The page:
My first role as a volunteer for AIR was to serve as a session facilitator. I found an opportunity to lock in a session on my Forum schedule that was of great interest to me and it also gave me an opportunity to get to know the presenter prior to the Forum. Facilitating sessions is a simple process with clear instructions, and I enjoyed making professional connections, as well as continuing the conversations after the Forum ended.

The Forum Advisory Group provided me with opportunities to discuss key aspects of Forum program planning, pilot test technical aspects of the registration process, and serve as a dinner group host during the Forum. One of the key activities on the Forum Advisory Group was to review the outcomes of the first round of Forum session proposal reviews and conduct a secondary review in order to finalize the program. Working with the AIR Forum team and other volunteers has helped me be more comprehensive in the planning and implementation of my own projects.

Serving as a reviewer for the Professional File has also been a great learning experience. Reviewing and providing feedback to authors for their consideration was challenging, but I kept the goal of working to make the articles stronger as a key outcome of the review process. This role not only exposed me to many new ideas and practices within the IR community, but it has helped structure my own writing and thought processes in a more clear and articulate manner for various constituent groups.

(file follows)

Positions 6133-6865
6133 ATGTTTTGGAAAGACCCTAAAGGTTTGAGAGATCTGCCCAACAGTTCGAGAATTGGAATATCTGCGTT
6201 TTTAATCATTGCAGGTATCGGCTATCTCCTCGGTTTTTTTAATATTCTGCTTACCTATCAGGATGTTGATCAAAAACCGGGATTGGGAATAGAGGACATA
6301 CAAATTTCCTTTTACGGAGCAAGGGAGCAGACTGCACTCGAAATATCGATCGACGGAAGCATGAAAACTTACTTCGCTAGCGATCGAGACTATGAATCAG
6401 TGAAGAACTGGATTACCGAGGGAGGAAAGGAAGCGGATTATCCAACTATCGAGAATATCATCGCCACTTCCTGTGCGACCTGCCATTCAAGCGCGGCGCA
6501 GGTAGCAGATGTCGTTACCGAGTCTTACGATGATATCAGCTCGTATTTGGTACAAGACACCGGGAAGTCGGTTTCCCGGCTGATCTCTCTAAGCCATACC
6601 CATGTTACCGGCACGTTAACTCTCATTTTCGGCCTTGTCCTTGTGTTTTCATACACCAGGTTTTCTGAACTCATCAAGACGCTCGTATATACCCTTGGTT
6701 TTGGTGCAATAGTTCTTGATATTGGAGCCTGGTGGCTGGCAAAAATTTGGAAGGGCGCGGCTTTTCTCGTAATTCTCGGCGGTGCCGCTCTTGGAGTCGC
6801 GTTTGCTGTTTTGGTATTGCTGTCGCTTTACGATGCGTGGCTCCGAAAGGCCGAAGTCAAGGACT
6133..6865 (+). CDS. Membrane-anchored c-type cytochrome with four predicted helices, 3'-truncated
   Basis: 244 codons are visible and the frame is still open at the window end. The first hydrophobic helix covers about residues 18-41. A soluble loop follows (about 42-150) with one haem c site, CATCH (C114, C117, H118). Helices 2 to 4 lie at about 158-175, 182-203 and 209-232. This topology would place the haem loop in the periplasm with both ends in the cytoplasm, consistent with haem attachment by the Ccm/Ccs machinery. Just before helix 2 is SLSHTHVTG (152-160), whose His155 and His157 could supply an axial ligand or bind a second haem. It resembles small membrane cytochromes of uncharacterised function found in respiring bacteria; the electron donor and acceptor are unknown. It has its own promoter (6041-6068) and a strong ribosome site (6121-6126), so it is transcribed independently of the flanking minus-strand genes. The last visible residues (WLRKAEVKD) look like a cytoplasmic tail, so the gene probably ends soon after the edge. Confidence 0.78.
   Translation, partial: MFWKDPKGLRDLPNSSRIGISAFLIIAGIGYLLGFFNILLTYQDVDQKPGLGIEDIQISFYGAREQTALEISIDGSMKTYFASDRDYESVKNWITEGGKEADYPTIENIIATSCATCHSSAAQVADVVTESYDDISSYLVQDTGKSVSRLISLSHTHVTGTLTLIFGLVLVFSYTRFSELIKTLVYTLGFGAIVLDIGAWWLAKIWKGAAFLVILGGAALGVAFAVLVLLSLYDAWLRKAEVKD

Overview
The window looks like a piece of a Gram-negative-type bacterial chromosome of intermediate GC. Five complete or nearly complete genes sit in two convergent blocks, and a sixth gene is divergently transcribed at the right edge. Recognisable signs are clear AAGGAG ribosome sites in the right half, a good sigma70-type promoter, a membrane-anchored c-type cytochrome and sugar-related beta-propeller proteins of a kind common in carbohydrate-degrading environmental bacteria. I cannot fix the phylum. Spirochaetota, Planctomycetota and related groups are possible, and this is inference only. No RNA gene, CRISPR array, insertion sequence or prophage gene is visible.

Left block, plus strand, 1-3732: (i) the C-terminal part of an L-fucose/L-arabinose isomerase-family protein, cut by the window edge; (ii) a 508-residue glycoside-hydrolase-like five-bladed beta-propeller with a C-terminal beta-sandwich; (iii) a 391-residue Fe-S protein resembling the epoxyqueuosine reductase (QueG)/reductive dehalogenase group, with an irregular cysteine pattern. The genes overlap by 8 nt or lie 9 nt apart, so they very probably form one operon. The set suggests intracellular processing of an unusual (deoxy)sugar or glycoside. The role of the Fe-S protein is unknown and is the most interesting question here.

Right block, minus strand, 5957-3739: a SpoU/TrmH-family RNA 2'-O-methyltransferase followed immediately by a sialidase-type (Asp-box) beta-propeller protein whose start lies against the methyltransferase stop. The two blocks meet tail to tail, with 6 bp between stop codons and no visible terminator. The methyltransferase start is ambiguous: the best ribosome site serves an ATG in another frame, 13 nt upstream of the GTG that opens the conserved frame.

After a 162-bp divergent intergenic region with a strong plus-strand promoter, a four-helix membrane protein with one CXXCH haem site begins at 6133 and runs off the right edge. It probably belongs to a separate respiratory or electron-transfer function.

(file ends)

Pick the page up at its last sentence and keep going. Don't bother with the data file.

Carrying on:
Each of these opportunities to volunteer requires varying levels of commitment, but they are manageable and the benefits far outweigh the costs. These opportunities have both strengthened my connections with the various associations in which I participate and provided me with continuous opportunities for professional growth.